Even though it arrives annually, autumn’s fluctuating temperatures always feel like a surprise. While many characters master the art of layering, their clothing also carries meaning. This is evident in the 2005 adaptation of Pride and Prejudice, where the outer garments worn by Mr Darcy (Matthew Macfadyen) mirror his change of heart. When viewers first encounter him, he wears a stiff tailored jacket underlining his rigidness, but after his failed rainy proposal, he starts using softer fabrics and different cuts. Towards the end, when walking through the misty field in the early morning, he wears his coat undone with its sides fluttering against him, now fully susceptible to giving in and shedding his protective layers.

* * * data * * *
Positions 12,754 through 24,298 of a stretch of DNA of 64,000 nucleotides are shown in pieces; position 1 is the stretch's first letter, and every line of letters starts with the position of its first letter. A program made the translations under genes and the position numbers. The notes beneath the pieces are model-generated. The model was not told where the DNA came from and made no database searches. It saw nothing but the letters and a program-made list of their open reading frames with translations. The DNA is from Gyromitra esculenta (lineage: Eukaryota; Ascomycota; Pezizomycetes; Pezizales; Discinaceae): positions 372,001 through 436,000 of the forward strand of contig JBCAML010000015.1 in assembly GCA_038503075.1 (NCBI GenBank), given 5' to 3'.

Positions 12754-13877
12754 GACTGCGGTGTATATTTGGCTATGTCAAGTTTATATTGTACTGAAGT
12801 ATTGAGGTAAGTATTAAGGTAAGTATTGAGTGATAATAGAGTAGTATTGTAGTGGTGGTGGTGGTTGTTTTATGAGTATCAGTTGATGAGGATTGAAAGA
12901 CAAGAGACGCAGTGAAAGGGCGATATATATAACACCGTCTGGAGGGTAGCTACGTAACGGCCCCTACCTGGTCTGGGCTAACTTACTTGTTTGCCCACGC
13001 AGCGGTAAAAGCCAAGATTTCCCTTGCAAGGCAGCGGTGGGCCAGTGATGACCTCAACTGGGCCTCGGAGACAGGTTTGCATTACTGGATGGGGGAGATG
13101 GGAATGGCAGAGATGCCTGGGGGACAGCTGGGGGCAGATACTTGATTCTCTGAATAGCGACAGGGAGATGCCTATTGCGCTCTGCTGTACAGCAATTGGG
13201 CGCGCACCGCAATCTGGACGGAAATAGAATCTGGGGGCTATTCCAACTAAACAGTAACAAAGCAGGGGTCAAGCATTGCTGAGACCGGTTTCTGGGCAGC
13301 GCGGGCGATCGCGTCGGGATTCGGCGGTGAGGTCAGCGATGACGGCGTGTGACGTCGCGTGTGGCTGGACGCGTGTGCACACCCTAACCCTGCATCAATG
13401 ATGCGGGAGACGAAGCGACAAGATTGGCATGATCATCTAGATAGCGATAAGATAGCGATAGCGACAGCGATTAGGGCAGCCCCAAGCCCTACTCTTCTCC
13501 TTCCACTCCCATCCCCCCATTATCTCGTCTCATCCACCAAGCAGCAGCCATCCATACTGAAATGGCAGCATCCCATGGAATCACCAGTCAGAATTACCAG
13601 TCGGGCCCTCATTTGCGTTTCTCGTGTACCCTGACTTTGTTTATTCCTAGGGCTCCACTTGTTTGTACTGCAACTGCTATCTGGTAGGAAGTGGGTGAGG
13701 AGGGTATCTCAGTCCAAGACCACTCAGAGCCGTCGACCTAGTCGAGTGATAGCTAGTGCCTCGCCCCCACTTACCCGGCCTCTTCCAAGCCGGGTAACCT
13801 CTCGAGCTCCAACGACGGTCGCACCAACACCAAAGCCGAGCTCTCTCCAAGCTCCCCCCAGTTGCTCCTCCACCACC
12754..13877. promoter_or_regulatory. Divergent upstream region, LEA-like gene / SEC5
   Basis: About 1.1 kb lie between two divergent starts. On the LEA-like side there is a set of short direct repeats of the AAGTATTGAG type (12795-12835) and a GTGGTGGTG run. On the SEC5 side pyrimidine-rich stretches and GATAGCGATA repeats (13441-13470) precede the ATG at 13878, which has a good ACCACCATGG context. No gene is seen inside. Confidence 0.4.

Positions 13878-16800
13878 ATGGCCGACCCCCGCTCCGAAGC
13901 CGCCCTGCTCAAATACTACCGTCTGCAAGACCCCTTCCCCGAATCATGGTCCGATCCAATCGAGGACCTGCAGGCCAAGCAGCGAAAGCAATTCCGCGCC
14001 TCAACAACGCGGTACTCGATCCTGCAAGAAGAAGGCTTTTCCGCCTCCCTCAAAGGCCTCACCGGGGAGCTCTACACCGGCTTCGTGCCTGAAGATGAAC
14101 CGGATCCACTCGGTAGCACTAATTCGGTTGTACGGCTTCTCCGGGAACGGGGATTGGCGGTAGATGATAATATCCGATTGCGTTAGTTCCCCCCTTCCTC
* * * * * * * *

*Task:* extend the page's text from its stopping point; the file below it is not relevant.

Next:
In the technicolour dream All That Heaven Allows, about the social complications following a romance between affluent widow Cary (Jane Wyman) and her younger gardener Ron (Rock Hudson), the working man’s wardrobe of plaid flannel, wool jackets, and corduroys underlines that he’s a man used to manual labour. His prioritisation lies in durability and practicality, not prestige. Compare this mentality to that of the spoiled Ransom (Chris Evans) from the whodunit murder mystery Knives Out. He owns expensive items, yet he doesn’t value them — an attitude few can afford to entertain.